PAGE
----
Student was ‘ringleader’ of class disruption

Student was ‘ringleader’ of class disruption

Demi Flessa, a teacher named the lawsuit against Brighton Secondary College, has testified that she ran her classes in a non-discriminatory way.

Brighton Secondary College. Photo: Peter Haskin
Brighton Secondary College. Photo: Peter Haskin

A TEACHER at Brighton Secondary College has testified that a student involved in legal action against the school was “the ringleader” of disruptive students in her class.

Demi Flessa told a hearing in the Federal Court that during a 2018 semester she taught, Matt Kaplan – one of five former students of the college who are complainants in the case – would accuse her of racism whenever she asked him to sit down and be quiet.

The teacher, named in the lawsuit along with teacher Paul Varney and principal Richard Minack, said her class was “a hullabaloo” and “noisy”, with students “yelling, screaming at each other” and she had felt afraid.

Flessa said in one class, she asked students to select a world leader to profile from a provided list, but Kaplan had proclaimed he wanted to write about Adolf Hitler, which left her “shocked and perplexed”. When she rejected his idea, he said he would write about Benjamin Netanyahu, she stated.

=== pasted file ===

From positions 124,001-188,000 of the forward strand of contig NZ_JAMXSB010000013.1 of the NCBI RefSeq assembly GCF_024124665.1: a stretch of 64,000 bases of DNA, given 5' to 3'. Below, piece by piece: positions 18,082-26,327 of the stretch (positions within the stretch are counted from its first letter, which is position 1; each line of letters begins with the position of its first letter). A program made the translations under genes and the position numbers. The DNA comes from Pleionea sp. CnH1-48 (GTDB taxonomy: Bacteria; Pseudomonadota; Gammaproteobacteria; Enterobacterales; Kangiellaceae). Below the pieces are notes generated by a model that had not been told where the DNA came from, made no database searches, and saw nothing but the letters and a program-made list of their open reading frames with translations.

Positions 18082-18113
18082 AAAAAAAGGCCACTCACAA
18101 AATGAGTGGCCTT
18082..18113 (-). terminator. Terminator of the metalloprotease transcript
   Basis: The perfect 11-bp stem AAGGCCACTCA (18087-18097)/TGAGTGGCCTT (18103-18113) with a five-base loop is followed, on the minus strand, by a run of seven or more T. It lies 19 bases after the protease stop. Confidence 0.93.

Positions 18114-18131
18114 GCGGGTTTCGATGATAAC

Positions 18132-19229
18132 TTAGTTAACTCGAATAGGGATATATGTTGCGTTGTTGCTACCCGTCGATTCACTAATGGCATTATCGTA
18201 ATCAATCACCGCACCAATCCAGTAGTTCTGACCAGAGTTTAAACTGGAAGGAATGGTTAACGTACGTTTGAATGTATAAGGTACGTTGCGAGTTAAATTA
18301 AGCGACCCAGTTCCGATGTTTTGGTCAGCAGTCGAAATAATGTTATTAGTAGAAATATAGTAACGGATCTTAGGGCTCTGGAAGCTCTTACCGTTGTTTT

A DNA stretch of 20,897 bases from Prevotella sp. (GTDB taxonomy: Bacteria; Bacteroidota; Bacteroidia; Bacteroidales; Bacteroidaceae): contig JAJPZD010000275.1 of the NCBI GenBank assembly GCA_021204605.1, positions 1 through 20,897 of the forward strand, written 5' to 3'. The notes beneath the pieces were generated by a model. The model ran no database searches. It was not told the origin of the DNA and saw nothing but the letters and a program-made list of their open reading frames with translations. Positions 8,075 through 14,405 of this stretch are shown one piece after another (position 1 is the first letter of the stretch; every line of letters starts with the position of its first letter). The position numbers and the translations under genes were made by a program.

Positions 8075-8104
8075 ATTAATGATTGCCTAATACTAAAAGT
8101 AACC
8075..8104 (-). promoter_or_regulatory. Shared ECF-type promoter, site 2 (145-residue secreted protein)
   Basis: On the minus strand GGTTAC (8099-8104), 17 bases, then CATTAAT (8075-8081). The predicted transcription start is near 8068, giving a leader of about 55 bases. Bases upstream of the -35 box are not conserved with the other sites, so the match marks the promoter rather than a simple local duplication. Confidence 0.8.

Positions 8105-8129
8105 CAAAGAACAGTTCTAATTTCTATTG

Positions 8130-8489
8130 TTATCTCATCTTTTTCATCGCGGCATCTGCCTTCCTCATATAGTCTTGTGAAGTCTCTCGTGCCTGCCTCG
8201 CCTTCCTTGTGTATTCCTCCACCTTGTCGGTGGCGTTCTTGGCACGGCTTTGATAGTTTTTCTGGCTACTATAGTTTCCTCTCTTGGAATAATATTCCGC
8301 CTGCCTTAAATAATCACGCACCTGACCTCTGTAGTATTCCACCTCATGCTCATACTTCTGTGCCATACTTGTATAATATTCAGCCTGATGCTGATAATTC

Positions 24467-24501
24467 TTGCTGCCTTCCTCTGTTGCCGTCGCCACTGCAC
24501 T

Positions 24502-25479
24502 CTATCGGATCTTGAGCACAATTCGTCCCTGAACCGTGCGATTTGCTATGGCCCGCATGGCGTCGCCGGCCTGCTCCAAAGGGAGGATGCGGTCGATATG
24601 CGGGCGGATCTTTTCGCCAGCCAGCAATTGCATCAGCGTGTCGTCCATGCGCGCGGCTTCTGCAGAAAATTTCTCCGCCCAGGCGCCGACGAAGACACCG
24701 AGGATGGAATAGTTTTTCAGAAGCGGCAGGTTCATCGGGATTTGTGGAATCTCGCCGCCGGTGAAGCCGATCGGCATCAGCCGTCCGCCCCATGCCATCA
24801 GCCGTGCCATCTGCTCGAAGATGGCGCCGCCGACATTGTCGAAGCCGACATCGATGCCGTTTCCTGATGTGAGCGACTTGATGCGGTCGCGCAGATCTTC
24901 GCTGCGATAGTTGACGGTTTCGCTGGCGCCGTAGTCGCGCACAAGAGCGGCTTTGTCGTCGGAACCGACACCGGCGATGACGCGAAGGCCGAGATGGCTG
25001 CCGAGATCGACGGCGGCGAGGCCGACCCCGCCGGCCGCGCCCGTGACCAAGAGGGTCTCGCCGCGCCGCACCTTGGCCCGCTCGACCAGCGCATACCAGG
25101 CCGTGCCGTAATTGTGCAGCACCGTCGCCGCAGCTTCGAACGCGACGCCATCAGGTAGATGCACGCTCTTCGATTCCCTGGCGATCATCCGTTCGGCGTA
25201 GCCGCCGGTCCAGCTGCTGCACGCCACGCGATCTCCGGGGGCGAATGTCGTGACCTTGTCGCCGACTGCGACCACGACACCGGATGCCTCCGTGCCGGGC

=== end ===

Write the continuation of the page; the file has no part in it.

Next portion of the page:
The teacher told the court she “had lost control of the class at this point”, there was yelling, and she was again “accused of being racist”. Barrister Adam Butt, for the complainants, said Kaplan had stated his request to write about the then Israeli PM was rejected by Flessa.

Kaplan, his brother Joel, Liam Arnold-Levy, Guy Cohen and Zack Snelling are suing the school for negligence and failing to protect them as Jewish students under federal racial discrimination laws, and the UN Convention on the Rights of the Child.

Flessa rejected claims she had told Cohen that Israel was “illegal”, stating she ran her classes in a non-discriminatory way.

Earlier in the hearing, Minack had told the court he had not apologised to Arnold-Levy after the student reported a knife being held to his throat in a school bathroom, but knowing what he knew now, “it would have been appropriate for me to apologise”.

The trial before Justice Debra Mortimer continues.

read more: